Regulator’s training plans could “promote nepotism”, Law Society president says
Smithers: “less advantaged students” would suffer most
The Law Society has condemned plans by the Solicitors Regulation Authority (SRA) to revolutionise the training of solicitors, warning that they could “promote nepotism” and favour “wealthier students”.
In a strongly worded reaction to the unveiling of the Solicitors Qualifying Examination last week, the society said it was particularly concerned by the “removal of approved routes to qualification”.
Jonathan Smithers, president of the Law Society, said this would cause uncertainty and “most negatively affect those who have least access to good sources of information and advice”.
He went on: “This could promote nepotism and result in wealthier students being favoured especially as there may be no restrictions on the number of times an assessment could be retaken and no time restrictions on the completion of all elements.
“It is likely that these proposed changes would disproportionately affect less advantaged students because they would find it harder to gain funding for non-compulsory courses and will still need to prepare for the assessments in some way.
“It is also likely that crammer courses or other such provisions will arise, which will intensify the cost.”
Under the SRA’s plans, solicitors would no longer need to be graduates, though outgoing board member Martin Coleman told last week’s Westminster Legal Policy Forum conference on legal education and training that he expected the “vast majority” would have degrees.
The new regime could also remove the requirement for a minimum period of on-the-job training. Solicitors would need to have some workplace training, but this could be tested through ‘outcomes’ rather than time limits.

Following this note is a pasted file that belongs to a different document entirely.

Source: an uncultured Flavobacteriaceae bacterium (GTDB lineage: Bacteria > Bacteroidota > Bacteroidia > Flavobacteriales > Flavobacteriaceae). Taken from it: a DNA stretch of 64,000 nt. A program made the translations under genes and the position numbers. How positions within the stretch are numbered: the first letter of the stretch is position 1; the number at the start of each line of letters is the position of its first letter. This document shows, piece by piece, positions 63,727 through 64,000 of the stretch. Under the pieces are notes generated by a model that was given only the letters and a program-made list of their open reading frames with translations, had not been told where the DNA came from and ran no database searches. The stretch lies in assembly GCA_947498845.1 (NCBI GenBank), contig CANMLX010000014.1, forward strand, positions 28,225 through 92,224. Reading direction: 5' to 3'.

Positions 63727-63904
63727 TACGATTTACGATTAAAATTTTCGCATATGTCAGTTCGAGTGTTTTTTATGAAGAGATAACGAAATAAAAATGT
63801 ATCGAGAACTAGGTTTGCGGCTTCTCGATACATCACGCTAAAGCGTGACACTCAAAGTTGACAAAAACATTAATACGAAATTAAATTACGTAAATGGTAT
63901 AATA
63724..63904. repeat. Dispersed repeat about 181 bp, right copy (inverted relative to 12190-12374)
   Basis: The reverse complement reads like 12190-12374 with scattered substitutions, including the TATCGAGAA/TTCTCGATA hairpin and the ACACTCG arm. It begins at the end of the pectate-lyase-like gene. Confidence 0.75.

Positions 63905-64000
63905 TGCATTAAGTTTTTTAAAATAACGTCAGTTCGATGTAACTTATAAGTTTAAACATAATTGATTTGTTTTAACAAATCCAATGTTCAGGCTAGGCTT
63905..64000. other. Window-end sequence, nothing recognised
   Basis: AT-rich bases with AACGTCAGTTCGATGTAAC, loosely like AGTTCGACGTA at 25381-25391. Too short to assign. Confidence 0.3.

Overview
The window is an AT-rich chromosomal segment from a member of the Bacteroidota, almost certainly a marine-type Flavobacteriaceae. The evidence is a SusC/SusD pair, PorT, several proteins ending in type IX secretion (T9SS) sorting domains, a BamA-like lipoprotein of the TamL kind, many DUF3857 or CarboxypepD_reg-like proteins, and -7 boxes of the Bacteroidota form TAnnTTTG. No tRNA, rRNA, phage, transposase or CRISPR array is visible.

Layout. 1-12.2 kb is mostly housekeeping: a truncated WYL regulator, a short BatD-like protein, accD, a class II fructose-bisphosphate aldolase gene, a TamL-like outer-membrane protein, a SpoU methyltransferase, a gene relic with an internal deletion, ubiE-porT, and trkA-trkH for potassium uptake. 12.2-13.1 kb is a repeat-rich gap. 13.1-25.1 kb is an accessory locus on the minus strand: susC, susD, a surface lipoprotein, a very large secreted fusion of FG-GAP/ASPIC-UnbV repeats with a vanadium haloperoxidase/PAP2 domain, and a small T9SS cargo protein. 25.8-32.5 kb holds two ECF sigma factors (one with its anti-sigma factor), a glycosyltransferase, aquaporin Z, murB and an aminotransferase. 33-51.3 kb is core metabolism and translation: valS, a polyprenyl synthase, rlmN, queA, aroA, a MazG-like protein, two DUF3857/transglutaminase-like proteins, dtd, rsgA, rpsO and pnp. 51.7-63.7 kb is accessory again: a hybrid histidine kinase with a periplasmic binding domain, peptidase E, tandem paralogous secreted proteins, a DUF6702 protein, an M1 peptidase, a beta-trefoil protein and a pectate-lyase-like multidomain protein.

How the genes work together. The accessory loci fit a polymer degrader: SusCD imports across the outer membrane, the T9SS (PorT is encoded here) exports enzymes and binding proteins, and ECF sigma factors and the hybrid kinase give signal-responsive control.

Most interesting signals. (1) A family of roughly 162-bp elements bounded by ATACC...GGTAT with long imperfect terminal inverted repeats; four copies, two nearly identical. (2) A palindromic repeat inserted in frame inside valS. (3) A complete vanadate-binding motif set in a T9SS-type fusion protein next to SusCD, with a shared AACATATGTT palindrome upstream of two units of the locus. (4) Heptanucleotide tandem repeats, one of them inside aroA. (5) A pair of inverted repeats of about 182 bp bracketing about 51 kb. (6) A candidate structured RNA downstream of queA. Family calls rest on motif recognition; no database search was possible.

“The SRA state that their assessments will be at degree level but there will be no requirement for an underpinning course, such as the law degree or other course,” Mr Smithers said.
“A modular approach weakens the reliability of the assessments. A degree-level qualification is essential – academic rigour underpins the commercial success of the profession.”
On workplace training, Mr Smithers said: “The period of on-the-job training is important for the solicitor qualification both nationally and internationally, where our entry requirements are already viewed as ‘light touch’ due to their relative brevity.
“The suggested changes, if they are seen to devalue the current qualification, could damage the global competitiveness of UK law, especially if the standards achieved at the point of qualification are diminished.
“Although the SRA claim that entry to the profession will be at a lower cost than currently if students do not take the legal practice course, we have seen no evidence in support of this.”
He concluded: “The SRA suggest that their proposals will increase access to the profession, but they admit that this will only be the case if legal education and training providers develop training courses that are cheaper and more flexible.
“However, there is no guarantee that this will be the case as the SRA has not yet appointed a provider for their proposed assessments and therefore cannot be assured of the cost. Overall, the consultation contains disappointingly little detail on the proposed assessments.”
Tags: Education and training, Law Society, Solicitors Regulations Authority
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